janeite, I agree with Joe Miller, from what I've read you can't get the cam stack "out of time." And that you may need to shorten, or tighten, your stitches to make them look right.
There is one other place to oil that I don't think has been mentioned and I wish I had a photo to show it to you, but I'll try to describe it. If you open the left-side door and look in at the needle bar, there is a round-ish thing to the right of the needle bar (as you look at it from the front of the machine). It's called the plunger and it goes in and out as the needle bar swings right and left when doing zigzag stitches. Oil it and see if that helps.
Well I have got my machine going! With use I think she will only get better. Tate I know exactly what part of the machine you are talking about, I oiled that a few days into my adventure with the machine and I see how it would be important to the special stitches since it moves the needle back and forth.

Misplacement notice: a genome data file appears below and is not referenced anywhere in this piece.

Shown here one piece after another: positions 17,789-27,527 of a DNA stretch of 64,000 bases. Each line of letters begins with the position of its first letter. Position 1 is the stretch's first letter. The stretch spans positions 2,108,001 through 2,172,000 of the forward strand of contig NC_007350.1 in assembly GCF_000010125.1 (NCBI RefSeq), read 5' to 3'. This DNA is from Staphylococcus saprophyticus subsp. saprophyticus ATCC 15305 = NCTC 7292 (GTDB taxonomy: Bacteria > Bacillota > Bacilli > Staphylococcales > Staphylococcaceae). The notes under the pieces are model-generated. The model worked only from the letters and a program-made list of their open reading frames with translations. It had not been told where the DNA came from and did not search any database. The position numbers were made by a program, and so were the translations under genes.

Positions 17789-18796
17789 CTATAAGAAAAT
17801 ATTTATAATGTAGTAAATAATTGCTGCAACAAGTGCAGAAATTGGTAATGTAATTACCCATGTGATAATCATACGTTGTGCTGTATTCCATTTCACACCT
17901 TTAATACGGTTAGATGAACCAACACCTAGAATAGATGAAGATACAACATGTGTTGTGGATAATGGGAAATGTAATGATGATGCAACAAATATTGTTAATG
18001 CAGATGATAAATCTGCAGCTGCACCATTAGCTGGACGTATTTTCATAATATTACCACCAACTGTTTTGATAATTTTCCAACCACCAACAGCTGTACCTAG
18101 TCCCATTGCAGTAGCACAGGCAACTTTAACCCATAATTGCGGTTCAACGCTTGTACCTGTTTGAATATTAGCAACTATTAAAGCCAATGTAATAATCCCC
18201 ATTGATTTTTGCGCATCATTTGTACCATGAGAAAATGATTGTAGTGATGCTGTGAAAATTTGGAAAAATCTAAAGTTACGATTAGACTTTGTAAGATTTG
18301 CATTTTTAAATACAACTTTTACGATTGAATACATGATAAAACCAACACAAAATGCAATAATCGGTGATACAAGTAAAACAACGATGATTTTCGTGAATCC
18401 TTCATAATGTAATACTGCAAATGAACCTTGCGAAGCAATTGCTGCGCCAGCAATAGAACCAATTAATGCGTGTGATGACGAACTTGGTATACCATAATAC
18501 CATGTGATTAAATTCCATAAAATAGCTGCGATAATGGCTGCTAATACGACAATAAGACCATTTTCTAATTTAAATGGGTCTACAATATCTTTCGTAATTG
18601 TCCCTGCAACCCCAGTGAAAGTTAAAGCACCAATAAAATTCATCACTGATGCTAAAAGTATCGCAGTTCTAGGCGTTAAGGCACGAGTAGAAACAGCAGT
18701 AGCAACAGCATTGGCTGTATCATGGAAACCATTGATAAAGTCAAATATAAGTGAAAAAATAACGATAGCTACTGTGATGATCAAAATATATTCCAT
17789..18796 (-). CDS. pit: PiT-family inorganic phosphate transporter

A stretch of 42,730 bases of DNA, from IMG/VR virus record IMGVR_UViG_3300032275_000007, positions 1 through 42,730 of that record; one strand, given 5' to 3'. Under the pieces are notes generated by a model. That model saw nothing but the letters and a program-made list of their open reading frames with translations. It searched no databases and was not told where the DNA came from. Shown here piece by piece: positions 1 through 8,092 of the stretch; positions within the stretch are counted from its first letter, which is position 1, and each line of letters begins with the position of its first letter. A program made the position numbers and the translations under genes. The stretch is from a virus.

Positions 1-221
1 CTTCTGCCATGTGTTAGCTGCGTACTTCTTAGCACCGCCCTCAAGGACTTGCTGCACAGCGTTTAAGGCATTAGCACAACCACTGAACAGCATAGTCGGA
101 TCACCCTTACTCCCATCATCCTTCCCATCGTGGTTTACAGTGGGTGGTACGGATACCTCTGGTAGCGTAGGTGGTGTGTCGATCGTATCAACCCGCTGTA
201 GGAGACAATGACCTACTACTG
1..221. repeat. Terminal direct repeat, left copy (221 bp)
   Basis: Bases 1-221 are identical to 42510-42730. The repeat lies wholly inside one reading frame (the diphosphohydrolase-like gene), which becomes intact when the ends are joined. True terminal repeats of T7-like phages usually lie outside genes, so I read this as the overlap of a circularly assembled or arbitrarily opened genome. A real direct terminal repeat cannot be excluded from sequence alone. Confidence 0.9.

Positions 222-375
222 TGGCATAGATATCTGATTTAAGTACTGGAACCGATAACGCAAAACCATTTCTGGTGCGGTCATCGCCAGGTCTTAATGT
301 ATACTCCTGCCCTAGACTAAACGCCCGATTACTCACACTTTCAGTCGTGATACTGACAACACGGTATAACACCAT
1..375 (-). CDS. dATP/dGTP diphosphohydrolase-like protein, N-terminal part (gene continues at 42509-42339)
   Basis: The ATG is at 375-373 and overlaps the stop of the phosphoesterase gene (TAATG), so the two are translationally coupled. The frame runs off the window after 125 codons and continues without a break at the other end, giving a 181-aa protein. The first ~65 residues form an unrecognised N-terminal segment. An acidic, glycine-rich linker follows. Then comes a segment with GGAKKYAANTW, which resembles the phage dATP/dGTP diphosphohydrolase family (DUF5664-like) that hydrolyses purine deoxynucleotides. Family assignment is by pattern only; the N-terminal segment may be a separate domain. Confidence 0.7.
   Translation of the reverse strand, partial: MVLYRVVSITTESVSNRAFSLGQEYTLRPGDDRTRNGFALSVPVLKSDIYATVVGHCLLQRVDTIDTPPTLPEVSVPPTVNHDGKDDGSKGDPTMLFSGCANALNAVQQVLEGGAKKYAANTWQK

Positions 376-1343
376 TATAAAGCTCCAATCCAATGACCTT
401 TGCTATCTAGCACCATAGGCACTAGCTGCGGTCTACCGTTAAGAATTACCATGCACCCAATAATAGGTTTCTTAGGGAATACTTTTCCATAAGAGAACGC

I feel kind of silly, since maybe this is obvious to everyone else: the decorative stitches work best when I put the stitch length selector in the fine area. They work when I go down to larger stitches, but the pattern usually shows up as zig zag in a stretched out way that follows the basic pattern shape. Is this typical of the machines, or something that will change with time and more use?
It is typical to have to put the stitch length in the Fine area. That is what pulls the stitches together to make the nice pronounced patterns. That's why I said to do it that way.
Every machine that we have that is capable of decorative patterns needs to have the stitch control in or near the FINE area to make the best stitches.
Charlene, I am working on a 221 that smokes, I took the motor apart, cleaned everything, put it together. It works,light goes on but it still smokes.
How long did you run your machine smoking?